In the above-described embodiments, the moving mechanisms of the PET detectors are described. For example, the position of the PET detector caused to move by the moving mechanisms may be detected and the detected position of the PET detector may be displayed on a display unit. In such a case, the computer 10 illustrated in FIG. 1 acquires the amount of movement from the driving device driving the moving mechanism or the position of the PET detector from a position sensor provided to the PET detector, for example. Then, the computer 10 causes the display 12 to display the detected position of the PET detector together with a PET image and an MR image, for example. Meanwhile, the computer 10 may display the position of the magnetic field center together with them.

In the above-described embodiments, the examples are described in which the moving mechanisms are caused to be driven by the driving devices. However, for example, the moving mechanism may be manually operated by an operator.

The dispositions of the PET detectors and the structures of the moving mechanisms described in the above-described embodiments can be arbitrarily combined and implemented. For example, the fourth embodiment illustrated in FIG. 5 may be combined with the sixth embodiment illustrated in FIG. 8 so as to provide the first PET detector 13a disposed on the upper side of the bore B in such a manner that the first PET detector 13a can move outside the static magnetic field magnet 1. In such a case, the bore cover 19 is formed such that it protrudes from the static magnetic field magnet 1 on the side where the couch 2 is not placed, and the first moving mechanism 20a is provided such that it extends in a space formed inside the protruding portion of the bore cover 19.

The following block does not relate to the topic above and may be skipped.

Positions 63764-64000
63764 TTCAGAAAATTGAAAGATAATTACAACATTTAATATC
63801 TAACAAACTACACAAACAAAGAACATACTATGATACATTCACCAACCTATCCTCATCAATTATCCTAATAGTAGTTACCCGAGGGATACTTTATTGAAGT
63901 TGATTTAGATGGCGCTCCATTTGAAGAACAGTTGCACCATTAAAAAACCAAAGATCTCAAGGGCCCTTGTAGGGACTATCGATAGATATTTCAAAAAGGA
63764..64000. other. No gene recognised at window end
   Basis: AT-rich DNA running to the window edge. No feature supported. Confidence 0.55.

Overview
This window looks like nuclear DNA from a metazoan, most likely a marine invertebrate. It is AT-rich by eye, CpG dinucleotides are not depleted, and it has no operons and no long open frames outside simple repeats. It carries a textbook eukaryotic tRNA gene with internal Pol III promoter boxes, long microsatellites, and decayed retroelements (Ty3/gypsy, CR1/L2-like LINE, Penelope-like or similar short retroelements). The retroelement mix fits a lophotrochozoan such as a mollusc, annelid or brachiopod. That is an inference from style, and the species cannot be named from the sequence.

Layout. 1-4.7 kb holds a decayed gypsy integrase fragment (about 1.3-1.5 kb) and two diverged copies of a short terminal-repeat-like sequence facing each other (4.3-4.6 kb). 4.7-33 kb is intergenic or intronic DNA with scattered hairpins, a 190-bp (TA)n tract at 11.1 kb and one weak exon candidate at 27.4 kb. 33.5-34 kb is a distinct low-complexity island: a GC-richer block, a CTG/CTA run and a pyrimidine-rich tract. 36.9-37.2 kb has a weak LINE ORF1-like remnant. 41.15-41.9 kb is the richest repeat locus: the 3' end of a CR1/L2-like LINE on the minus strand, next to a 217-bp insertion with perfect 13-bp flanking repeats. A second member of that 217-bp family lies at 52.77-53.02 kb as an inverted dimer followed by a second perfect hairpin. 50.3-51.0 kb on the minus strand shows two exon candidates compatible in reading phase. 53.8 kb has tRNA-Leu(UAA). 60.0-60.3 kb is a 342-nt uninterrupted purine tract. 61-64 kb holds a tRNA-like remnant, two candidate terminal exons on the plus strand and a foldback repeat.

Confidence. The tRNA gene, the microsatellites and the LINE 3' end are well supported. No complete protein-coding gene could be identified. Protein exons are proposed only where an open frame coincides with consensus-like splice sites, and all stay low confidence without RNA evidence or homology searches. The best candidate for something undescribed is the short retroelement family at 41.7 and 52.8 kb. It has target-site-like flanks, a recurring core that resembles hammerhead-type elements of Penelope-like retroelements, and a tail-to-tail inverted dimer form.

The respective embodiments described above can lessen effects of interference between the PET detector and the magnetic field on data acquisition.

While the embodiments of the present invention have been described, the embodiments have been presented by way of examples only, and are not intended to limit the scope of the invention. The embodiments described herein may be implemented in other various forms. Furthermore, various omissions, substitutions, and changes of the embodiments described herein may be made without departing from the spirit of the invention. The accompanying claims and their equivalents are intended to cover the embodiments or the modifications as would fall within the scope and spirit of the invention.

Claims

1. A positron emission tomography (PET)-magnetic resonance imaging (MRI) apparatus, comprising: